The Prince Chapter 15
Concerning things for which men, and princes especially, are praised or censured
Machiavelli considers how a prince should behave toward his subjects and his friends. Although many books have been written on this topic, Machiavelli sees no practical value in them because they address what ought to be and not what is. He writes:
"Many men have imagined republics and principalities that never really existed at all. Yet the way men live is so far removed from the way they ought to live that anyone who abandons what is for what should be pursues his downfall rather than his preservation; for a man who strives after goodness in all his acts is sure to come to ruin, since there are so many men who are not good." Chapter 15, pg. 56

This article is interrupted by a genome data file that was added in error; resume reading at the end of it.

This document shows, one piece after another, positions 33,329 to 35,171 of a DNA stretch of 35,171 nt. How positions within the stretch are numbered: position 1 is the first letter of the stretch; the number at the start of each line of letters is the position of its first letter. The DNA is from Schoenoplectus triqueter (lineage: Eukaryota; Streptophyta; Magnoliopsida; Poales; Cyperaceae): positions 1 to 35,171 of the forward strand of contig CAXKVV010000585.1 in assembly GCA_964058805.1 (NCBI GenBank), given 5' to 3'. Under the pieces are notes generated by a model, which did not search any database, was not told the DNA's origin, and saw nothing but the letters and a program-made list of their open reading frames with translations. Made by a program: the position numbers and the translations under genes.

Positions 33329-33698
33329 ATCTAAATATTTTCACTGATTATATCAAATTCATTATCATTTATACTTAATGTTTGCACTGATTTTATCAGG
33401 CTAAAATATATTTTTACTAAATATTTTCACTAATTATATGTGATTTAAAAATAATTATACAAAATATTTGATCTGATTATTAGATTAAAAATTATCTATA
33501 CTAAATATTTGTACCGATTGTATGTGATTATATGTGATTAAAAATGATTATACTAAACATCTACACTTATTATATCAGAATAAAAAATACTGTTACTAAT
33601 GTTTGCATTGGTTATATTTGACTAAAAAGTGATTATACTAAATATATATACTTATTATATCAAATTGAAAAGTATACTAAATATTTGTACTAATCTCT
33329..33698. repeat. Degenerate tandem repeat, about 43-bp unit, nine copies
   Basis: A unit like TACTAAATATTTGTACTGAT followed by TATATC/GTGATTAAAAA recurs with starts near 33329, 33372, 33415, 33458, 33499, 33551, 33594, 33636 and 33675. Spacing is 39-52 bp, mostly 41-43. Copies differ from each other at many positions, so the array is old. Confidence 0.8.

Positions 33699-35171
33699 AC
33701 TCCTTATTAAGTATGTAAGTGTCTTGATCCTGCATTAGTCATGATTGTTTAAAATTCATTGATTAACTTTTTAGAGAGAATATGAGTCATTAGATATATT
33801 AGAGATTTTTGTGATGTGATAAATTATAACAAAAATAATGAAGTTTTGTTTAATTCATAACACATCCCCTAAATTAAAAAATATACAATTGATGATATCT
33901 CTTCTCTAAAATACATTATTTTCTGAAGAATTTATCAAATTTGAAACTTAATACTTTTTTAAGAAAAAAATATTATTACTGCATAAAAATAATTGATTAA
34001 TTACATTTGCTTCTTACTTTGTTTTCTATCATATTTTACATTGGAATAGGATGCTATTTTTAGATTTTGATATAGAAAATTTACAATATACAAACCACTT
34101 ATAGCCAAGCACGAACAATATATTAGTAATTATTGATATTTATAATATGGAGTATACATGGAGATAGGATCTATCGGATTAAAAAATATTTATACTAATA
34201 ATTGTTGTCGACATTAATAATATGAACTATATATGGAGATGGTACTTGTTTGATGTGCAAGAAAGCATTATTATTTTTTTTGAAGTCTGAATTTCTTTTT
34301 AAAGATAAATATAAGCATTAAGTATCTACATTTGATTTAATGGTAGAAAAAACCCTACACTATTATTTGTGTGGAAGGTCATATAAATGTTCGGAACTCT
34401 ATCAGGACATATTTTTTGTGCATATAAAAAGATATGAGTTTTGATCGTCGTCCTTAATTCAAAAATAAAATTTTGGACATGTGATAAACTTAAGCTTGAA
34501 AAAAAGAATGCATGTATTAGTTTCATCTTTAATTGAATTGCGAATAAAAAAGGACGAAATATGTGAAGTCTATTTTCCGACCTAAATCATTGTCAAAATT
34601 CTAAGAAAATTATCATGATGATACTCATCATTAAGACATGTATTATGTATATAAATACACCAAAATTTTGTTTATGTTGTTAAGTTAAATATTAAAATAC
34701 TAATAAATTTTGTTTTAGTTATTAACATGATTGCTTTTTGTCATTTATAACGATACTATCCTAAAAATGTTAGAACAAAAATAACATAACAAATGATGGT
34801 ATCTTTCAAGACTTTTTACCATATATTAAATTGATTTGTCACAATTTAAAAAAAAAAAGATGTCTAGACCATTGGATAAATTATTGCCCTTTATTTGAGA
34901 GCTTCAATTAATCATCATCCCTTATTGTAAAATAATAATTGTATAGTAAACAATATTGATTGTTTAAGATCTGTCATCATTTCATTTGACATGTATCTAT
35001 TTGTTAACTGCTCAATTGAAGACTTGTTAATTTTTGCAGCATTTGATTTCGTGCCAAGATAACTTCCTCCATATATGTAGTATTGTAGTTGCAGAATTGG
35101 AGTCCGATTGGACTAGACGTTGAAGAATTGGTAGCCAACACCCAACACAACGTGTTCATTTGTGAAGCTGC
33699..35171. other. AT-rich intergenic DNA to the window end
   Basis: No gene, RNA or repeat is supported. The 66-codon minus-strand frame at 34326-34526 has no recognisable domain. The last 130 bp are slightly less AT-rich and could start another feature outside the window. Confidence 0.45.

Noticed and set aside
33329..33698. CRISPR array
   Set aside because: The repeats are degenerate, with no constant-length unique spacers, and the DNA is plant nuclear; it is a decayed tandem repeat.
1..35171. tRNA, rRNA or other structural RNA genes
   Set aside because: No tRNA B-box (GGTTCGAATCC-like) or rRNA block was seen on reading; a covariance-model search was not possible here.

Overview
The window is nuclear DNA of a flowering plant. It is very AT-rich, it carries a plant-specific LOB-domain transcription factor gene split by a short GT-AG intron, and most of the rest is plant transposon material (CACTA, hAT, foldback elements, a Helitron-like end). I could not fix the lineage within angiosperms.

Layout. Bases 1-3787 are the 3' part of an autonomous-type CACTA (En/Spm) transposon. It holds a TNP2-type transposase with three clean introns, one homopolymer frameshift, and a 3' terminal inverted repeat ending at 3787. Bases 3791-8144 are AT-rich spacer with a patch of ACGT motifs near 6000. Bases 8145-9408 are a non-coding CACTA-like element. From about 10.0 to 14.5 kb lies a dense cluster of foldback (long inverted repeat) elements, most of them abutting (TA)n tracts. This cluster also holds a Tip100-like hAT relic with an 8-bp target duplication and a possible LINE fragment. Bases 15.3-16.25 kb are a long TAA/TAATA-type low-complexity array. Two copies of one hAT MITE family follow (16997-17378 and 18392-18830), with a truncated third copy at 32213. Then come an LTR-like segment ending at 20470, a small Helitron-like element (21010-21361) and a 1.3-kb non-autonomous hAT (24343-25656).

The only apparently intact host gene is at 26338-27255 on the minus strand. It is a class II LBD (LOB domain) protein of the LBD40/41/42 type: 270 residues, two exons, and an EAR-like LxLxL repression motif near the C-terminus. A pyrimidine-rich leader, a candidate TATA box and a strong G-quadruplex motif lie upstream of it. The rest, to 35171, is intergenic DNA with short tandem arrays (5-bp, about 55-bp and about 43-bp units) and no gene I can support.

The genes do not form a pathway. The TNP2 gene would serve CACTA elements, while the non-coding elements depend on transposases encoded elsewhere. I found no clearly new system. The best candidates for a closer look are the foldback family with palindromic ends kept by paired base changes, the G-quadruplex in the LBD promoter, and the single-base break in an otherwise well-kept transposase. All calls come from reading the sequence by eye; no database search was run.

Since there are many possible qualities that a prince can be said to possess, he must not be overly concerned about having all the good ones. Although a bad reputation should be avoided, this is not crucial in maintaining power. The only ethic that matters is one that is beneficial to the prince in dealing with the concerns of his state.